Upon his return from deployment in Afghanistan as a sergeant in the Marines, Brett D’Alessandro had a tough time re-integrating.

“I went through hell, as a lot of vets do,” he says.

With medical help and that of organizations such as the Starlight Military Program, Veteran Racing Team and Operation Rebound, D’Alessandro recovered, but on the way to an appointment, he spotted a homeless vet.

“I went to my motel and pulled together a backpack filled with hats, gloves and warm clothing layers, and brought it to him,” he says.

Days later, “I saw him with a little boy, his son, who thanked me for the pack and said he didn’t have to go to school with books in hand. I thought about other vets suffering out there. There are so many resources, but a big disconnect between vets navigating them and finding them,” says D’Alessandro.

Inspired to help, he and his girlfriend, Alexa Modero, created Backpacks for Life, a 501c3 nonprofit organization that collects toiletries and basic supplies in backpacks and distributes them to needy vets with the help of Stand Down events, veteran service organizations, first responders and police officers. They also coach and mentor homeless and at-risk veterans.

Since launching his nonprofit in 2014 and leaving the military in 2016, the charity has given out 5,500 packs. To create revenue, they have developed personalized packs equipped with a locking cable and reflective material.

Then, in August, they were accepted to the Veterans in Residence program at WeWork. This nationwide effort was launched in 2016 by the global network of workspaces and Bunker Labs, a nonprofit that helps vets and their families start and grow their businesses.

Through the partnership, WeWork builds specially designed quarters with dedicated lounges and meeting rooms, providing vets with six months of free access to workspaces, facilities and services of WeWork’s community, which is currently over 300,000 strong globally.

With their Bunker Labs affiliation, each local group meets weekly with a team leader to work on business plans and to support one another in growth efforts. Citywide networking events with other veteran entrepreneurs are also hosted. Today, there are about 150 Veterans in Residence across 14 US cities.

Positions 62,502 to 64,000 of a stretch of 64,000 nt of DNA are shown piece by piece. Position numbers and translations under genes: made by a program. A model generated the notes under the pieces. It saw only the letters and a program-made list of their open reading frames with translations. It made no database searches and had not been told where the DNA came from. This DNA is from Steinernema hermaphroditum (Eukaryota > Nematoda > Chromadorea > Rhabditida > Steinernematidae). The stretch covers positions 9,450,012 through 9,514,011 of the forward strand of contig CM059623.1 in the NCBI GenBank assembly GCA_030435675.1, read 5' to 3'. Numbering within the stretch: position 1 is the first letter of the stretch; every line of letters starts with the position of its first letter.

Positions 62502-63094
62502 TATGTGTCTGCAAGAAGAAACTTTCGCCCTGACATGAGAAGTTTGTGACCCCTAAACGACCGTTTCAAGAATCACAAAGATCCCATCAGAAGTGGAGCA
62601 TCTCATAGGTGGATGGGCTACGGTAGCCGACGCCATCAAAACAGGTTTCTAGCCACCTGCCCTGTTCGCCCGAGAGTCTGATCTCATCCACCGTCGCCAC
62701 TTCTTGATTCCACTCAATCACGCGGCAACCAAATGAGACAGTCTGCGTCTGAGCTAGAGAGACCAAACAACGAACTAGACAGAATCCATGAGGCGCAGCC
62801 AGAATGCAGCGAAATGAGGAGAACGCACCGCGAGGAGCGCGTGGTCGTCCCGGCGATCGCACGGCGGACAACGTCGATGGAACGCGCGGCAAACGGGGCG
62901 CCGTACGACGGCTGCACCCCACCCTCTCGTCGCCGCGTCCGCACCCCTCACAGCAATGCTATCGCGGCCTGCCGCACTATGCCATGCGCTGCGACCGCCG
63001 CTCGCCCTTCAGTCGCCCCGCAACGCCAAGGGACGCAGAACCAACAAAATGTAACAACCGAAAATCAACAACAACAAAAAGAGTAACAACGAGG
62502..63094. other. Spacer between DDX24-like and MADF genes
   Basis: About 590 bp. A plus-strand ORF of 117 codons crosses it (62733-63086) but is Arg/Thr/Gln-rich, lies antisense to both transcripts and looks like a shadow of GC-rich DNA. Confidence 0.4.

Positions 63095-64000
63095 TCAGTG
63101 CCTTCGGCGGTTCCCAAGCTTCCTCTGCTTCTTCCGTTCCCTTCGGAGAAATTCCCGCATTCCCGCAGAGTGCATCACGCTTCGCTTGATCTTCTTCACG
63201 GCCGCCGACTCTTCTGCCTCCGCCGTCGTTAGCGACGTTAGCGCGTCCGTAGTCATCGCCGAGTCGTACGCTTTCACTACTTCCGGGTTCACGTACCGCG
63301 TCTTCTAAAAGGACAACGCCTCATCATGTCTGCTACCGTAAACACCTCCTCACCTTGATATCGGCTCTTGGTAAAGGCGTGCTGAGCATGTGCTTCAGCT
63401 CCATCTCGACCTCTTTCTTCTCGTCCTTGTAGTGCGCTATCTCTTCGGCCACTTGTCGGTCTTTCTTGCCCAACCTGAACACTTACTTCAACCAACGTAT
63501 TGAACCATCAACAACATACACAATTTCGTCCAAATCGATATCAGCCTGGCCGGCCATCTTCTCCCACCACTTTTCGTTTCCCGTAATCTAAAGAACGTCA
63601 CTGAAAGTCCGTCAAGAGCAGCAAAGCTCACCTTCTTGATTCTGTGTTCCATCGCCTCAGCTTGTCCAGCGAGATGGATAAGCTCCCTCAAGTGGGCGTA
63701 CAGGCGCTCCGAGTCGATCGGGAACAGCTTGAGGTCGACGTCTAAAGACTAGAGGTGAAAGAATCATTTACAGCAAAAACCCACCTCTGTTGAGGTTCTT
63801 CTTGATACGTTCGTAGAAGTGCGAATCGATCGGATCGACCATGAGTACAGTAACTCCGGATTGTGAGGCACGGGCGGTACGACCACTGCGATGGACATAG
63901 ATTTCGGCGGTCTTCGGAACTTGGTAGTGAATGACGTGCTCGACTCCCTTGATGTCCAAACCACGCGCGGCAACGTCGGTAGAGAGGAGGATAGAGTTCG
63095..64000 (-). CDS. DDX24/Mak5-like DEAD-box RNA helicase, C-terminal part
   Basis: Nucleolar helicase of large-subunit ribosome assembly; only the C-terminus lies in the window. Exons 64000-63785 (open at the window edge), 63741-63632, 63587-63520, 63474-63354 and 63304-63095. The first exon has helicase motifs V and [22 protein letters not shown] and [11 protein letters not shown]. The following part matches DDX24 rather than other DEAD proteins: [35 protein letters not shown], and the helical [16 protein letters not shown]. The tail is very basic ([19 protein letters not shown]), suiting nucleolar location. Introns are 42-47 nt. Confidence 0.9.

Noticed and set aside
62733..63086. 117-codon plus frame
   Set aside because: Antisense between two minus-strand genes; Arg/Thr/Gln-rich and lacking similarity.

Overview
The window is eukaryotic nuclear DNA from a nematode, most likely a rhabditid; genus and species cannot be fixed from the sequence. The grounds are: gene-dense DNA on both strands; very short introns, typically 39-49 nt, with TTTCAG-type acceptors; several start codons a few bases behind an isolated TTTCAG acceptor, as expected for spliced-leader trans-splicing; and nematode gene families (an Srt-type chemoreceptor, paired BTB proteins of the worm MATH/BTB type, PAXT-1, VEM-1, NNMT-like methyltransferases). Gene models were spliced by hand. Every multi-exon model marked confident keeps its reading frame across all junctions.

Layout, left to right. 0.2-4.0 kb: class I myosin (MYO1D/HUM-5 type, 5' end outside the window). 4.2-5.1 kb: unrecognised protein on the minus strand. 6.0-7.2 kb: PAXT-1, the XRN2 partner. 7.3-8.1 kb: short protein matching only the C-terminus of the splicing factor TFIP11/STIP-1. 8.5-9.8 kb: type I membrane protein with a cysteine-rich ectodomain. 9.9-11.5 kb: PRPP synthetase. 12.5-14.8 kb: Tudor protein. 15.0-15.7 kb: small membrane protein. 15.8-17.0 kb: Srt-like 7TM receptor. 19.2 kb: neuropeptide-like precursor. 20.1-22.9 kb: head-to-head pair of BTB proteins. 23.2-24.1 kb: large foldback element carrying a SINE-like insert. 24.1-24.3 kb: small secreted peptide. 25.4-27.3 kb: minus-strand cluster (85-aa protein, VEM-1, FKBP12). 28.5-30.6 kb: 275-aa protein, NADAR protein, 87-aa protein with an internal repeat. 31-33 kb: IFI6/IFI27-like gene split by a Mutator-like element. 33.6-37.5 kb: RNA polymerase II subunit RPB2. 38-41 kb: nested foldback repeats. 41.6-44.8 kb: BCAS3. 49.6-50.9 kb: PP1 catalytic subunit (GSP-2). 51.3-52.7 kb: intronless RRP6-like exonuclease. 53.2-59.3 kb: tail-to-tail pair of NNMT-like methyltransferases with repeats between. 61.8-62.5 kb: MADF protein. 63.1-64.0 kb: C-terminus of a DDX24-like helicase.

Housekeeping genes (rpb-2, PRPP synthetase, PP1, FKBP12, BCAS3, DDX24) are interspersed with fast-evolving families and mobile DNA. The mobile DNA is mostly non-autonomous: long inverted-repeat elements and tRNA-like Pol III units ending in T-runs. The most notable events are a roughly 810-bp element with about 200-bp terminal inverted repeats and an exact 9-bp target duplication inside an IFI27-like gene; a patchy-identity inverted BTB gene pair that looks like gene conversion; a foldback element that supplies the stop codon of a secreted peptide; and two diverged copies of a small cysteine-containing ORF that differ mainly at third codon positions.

“We host about 60,000 events per year, including fireside chats with famous veteran chief marketing officers or CEOs,” says Padden Murphy, WeWork’s global head of policy and impact.

Members of the We Work Vet in Residence program pack up backpacks for homeless veterans with the organization Backpacks for Life

Tamara Beckwith /NY Post

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Members of the We Work Vet in Residence program pack up backpacks for homeless veterans with the organization Backpacks for Life

Tamara Beckwith /NY Post

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Members of the We Work Vet in Residence program pack up backpacks for homeless veterans with the organization Backpacks for Life

Tamara Beckwith /NY Post

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Since every entrepreneur’s journey is different, “we’re trying to leverage and activate member companies and members to help folks build a product, a team, help with product launches and form strategic partnerships. If you’re a Vet in Residence, your story is our story.”

If, after their six-month program, vets need more time, “we are experimenting with extending for another six months,” says Murphy. “Vets make amazing entrepreneurs and business owners. They have ideas to help their communities. The number of vet-owned businesses is impressive and large — about 9.1 percent here. About 5 million people are employed by them and their payroll is about $200 billion. They are a core part and natural drivers of our economy.”

Nancy Preston, an Army veteran and West Point graduate, can attest to that. After leaving the military in 2009, Preston worked in the corporate world for eight years before deciding to start Milk Money Kitchens Inc., a consulting and coaching firm for food entrepreneurs.

“Cooks just want to cook,” she says. “Many have no idea what their numbers are. I wanted to help them start and run their businesses, optimize efficiency and make them more profitable.”

Preston joined Veterans in Residence in August, and the benefits are invaluable.

“The relationships I’ve built with other companies and their networks expanded mine by five times. I’ve generated good leads. Through lunch-and-learns and happy hours, the program organizers have put me in front of real-estate investors and legal firms, helping me to structure my company better. There’s been measurable progress,” she says.

Another advantage is the legitimacy the workspace offers, says Preston.

“Before, I was conducting business meetings in restaurants and coffee shops. Being able to meet clients at any of WeWork’s offices has earned me new revenue.”

Veterans can apply for the program at WeWork.com.

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